Martin Johnson Heade (1819-1904), Cluster of Roses in a Glass

circa 1885-1895

oil on canvas, 24 x 15 inches

The term “still life” covers a variety of subjects within the art historical tradition.  Flowers, fruits and vegetables, dead game and other food items, along with objects such as books and writing implements; baskets, bowls, vases, and other tableware; candles, pipes, or musical instruments, have all been of interest to American artists.

 

From the Colonial period, John Singleton Copley often included still life objects as accessories in his figurative works, a technique used by Charles Willson Peale as well.  Many members of Peale’s family, most notably Raphaelle, painted purely still lifes throughout their careers.  Other 19th-century painters of this genre include John F. Francis, Severin Roesen, Claude Raguet Hirst, and William Mason Brown.  Martin Johnson Heade and George Cochran Lambdin became known for their meticulously detailed flower paintings, while the trompe l’oeil artists William Harnett, John Frederick Peto, and the rarer John Haberle focused upon man-made objects, which seem to project off the canvas.

 

American Impressionist William Merritt Chase painted still lifes throughout his career:  some darker in palette and featuring dead fish in the tradition of the Dutch Old Masters; others depicting objects from his studio.  Using both oil and watercolor, John LaFarge continued the tradition of flower painting in the late 19th and early 20th Centuries, while William McCloskey and Joseph Decker focused on fruit.  Pre-Raphaelite painters, Henry Roderick Newman and John William Hill painted both subjects, mostly in watercolor; William Glackens, as the primary member of The Eight devoted to still-life painting, did the same in oil.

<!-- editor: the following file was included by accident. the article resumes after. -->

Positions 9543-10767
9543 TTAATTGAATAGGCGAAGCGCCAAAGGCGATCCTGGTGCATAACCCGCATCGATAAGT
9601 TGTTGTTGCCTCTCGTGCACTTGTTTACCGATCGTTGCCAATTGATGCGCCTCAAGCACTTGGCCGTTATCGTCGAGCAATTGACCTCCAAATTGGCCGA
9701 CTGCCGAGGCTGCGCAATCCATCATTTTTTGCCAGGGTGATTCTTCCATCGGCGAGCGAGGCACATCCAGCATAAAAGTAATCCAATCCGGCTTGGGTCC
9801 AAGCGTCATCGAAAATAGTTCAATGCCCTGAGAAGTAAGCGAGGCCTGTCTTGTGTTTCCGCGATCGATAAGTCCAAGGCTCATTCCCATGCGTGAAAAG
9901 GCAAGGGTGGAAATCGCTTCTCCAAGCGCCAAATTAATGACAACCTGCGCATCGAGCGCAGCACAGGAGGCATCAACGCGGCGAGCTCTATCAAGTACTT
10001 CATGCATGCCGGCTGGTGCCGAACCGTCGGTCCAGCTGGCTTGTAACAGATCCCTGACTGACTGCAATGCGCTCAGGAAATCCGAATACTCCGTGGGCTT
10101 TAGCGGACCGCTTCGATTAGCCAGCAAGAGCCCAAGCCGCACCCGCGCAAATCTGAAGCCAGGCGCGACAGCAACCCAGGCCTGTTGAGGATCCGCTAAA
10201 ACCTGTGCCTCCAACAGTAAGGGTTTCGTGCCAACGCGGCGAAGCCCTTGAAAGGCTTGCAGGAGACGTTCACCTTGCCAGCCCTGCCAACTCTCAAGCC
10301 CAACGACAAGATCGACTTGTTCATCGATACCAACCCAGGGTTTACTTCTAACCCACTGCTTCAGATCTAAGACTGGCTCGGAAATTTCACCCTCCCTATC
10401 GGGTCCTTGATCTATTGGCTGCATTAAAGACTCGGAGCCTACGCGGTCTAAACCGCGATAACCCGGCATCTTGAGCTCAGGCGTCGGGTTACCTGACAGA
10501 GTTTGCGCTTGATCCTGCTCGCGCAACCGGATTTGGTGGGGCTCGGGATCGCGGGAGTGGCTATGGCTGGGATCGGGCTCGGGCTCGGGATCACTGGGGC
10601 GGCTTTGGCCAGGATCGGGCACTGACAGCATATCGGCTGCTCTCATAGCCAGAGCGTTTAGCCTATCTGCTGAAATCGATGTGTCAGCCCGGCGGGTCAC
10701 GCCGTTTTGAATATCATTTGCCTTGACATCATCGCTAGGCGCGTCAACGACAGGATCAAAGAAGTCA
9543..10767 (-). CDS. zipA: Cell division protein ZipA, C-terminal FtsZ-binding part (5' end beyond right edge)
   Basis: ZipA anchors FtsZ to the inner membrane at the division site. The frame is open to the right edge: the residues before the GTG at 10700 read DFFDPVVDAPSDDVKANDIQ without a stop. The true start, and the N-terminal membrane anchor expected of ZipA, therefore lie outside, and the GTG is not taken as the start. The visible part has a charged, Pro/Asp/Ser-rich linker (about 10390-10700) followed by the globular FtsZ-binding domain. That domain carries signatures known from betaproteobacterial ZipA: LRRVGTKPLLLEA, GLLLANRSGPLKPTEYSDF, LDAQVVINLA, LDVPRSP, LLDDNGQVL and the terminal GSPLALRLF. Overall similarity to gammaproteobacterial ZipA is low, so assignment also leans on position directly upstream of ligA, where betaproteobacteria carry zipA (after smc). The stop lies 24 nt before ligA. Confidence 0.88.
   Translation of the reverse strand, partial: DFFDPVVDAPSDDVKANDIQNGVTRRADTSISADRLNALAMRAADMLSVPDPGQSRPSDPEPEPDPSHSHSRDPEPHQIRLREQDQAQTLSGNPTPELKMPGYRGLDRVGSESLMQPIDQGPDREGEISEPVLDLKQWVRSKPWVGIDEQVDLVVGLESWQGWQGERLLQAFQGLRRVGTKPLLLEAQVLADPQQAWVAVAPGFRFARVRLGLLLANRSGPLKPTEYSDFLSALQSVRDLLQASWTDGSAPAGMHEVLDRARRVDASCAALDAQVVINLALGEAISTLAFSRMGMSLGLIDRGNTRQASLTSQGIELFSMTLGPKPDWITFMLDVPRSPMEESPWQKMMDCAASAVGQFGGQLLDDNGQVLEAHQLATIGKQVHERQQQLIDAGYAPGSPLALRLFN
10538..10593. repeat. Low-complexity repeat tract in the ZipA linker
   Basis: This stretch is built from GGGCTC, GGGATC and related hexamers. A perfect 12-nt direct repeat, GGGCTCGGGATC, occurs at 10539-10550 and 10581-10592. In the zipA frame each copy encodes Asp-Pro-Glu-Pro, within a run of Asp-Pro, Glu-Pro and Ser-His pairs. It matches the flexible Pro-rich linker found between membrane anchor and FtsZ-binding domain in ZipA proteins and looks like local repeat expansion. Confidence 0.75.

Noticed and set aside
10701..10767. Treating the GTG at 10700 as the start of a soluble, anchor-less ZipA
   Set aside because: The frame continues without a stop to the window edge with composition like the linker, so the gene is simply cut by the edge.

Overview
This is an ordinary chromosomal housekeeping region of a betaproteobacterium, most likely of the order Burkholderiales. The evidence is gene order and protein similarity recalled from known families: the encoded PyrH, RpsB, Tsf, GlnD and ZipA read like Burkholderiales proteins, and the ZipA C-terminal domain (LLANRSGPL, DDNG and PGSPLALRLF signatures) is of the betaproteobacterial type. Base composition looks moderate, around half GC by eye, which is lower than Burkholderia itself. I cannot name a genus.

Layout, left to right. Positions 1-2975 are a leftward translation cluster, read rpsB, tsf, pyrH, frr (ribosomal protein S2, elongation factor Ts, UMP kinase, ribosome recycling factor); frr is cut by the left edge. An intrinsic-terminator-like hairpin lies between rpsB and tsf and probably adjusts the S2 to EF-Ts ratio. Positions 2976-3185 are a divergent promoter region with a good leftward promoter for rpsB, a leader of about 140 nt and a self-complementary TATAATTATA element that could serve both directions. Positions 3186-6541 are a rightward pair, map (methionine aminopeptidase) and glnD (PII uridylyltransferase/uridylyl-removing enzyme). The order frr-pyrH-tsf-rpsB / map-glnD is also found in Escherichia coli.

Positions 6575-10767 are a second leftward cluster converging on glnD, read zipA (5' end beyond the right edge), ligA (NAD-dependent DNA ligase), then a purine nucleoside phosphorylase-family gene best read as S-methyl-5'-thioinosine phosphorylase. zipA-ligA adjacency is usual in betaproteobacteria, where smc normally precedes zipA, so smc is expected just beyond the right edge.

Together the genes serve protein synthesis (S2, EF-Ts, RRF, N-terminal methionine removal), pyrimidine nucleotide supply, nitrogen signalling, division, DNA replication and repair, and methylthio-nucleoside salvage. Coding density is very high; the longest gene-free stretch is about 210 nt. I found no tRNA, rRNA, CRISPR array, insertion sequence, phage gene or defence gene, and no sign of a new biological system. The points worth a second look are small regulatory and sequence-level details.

Still lifes can also be found within the oeuvre of Modernists Alfred Maurer, Arthur B. Carles, Marsden Hartley, Joseph Stella, Charles Demuth, Preston Dickinson, and more sparingly, Charles Sheeler.  Georgia O’Keeffe’s flowers and Stuart Davis’ Eggbeater series merged traditional still-life elements with Abstraction.  In the mid-20th Century, Walter Murch’s compositions of mechanical and scientific objects and the Pop work of Wayne Thiebaud, Tom Wesselmann, and Andy Warhol continued to push the boundaries of this genre.